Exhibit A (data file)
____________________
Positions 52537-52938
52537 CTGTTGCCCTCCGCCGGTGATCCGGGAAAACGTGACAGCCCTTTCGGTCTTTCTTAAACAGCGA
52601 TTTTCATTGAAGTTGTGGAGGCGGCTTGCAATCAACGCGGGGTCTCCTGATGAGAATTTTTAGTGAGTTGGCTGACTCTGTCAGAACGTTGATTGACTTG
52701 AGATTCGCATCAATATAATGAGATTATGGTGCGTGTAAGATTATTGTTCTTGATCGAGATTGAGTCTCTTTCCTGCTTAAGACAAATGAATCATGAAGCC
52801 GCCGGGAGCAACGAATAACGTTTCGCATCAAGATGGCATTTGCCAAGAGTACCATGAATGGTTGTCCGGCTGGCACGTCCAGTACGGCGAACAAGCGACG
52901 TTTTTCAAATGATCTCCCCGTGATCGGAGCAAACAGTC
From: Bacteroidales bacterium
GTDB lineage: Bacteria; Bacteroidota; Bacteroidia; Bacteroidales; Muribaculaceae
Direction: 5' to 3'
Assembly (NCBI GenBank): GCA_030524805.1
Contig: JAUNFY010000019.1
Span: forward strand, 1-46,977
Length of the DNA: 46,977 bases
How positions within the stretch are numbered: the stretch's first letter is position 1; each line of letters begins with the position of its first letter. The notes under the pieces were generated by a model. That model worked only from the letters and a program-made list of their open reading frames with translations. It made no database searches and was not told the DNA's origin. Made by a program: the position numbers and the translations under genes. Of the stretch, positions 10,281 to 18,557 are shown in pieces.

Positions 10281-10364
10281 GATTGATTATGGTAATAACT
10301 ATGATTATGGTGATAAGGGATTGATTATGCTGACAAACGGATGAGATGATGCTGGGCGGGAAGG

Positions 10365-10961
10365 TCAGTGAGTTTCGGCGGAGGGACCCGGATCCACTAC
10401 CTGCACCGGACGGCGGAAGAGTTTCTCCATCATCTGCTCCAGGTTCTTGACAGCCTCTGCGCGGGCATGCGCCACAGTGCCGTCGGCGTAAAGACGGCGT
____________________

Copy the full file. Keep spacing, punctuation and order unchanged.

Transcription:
Positions 52537-52938
52537 CTGTTGCCCTCCGCCGGTGATCCGGGAAAACGTGACAGCCCTTTCGGTCTTTCTTAAACAGCGA
52601 TTTTCATTGAAGTTGTGGAGGCGGCTTGCAATCAACGCGGGGTCTCCTGATGAGAATTTTTAGTGAGTTGGCTGACTCTGTCAGAACGTTGATTGACTTG
52701 AGATTCGCATCAATATAATGAGATTATGGTGCGTGTAAGATTATTGTTCTTGATCGAGATTGAGTCTCTTTCCTGCTTAAGACAAATGAATCATGAAGCC
52801 GCCGGGAGCAACGAATAACGTTTCGCATCAAGATGGCATTTGCCAAGAGTACCATGAATGGTTGTCCGGCTGGCACGTCCAGTACGGCGAACAAGCGACG
52901 TTTTTCAAATGATCTCCCCGTGATCGGAGCAAACAGTC
From: Bacteroidales bacterium
GTDB lineage: Bacteria; Bacteroidota; Bacteroidia; Bacteroidales; Muribaculaceae
Direction: 5' to 3'
Assembly (NCBI GenBank): GCA_030524805.1
Contig: JAUNFY010000019.1
Span: forward strand, 1-46,977
Length of the DNA: 46,977 bases
How positions within the stretch are numbered: the stretch's first letter is position 1; each line of letters begins with the position of its first letter. The notes under the pieces were generated by a model. That model worked only from the letters and a program-made list of their open reading frames with translations. It made no database searches and was not told the DNA's origin. Made by a program: the position numbers and the translations under genes. Of the stretch, positions 10,281 to 18,557 are shown in pieces.

Positions 10281-10364
10281 GATTGATTATGGTAATAACT
10301 ATGATTATGGTGATAAGGGATTGATTATGCTGACAAACGGATGAGATGATGCTGGGCGGGAAGG

Positions 10365-10961
10365 TCAGTGAGTTTCGGCGGAGGGACCCGGATCCACTAC
10401 CTGCACCGGACGGCGGAAGAGTTTCTCCATCATCTGCTCCAGGTTCTTGACAGCCTCTGCGCGGGCATGCGCCACAGTGCCGTCGGCGTAAAGACGGCGT